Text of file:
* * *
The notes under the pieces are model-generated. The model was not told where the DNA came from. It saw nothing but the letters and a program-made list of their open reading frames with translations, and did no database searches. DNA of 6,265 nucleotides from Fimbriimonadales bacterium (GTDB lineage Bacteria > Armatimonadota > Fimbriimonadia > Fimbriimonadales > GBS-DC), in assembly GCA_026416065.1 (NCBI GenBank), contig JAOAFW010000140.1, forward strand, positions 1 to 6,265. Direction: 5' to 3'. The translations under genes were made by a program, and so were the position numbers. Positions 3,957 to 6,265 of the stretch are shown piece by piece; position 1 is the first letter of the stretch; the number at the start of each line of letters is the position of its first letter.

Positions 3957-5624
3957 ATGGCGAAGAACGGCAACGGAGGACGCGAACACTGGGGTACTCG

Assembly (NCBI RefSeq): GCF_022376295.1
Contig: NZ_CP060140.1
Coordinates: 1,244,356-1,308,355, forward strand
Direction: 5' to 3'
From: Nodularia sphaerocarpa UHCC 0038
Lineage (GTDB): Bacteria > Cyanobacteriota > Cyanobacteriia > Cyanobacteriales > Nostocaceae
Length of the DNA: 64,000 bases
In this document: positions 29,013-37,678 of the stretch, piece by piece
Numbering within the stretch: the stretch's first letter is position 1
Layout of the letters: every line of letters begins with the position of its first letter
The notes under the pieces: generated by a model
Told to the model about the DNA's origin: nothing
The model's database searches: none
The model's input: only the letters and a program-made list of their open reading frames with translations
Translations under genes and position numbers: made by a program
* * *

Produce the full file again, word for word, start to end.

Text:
The notes under the pieces are model-generated. The model was not told where the DNA came from. It saw nothing but the letters and a program-made list of their open reading frames with translations, and did no database searches. DNA of 6,265 nucleotides from Fimbriimonadales bacterium (GTDB lineage Bacteria > Armatimonadota > Fimbriimonadia > Fimbriimonadales > GBS-DC), in assembly GCA_026416065.1 (NCBI GenBank), contig JAOAFW010000140.1, forward strand, positions 1 to 6,265. Direction: 5' to 3'. The translations under genes were made by a program, and so were the position numbers. Positions 3,957 to 6,265 of the stretch are shown piece by piece; position 1 is the first letter of the stretch; the number at the start of each line of letters is the position of its first letter.

Positions 3957-5624
3957 ATGGCGAAGAACGGCAACGGAGGACGCGAACACTGGGGTACTCG

Assembly (NCBI RefSeq): GCF_022376295.1
Contig: NZ_CP060140.1
Coordinates: 1,244,356-1,308,355, forward strand
Direction: 5' to 3'
From: Nodularia sphaerocarpa UHCC 0038
Lineage (GTDB): Bacteria > Cyanobacteriota > Cyanobacteriia > Cyanobacteriales > Nostocaceae
Length of the DNA: 64,000 bases
In this document: positions 29,013-37,678 of the stretch, piece by piece
Numbering within the stretch: the stretch's first letter is position 1
Layout of the letters: every line of letters begins with the position of its first letter
The notes under the pieces: generated by a model
Told to the model about the DNA's origin: nothing
The model's database searches: none
The model's input: only the letters and a program-made list of their open reading frames with translations
Translations under genes and position numbers: made by a program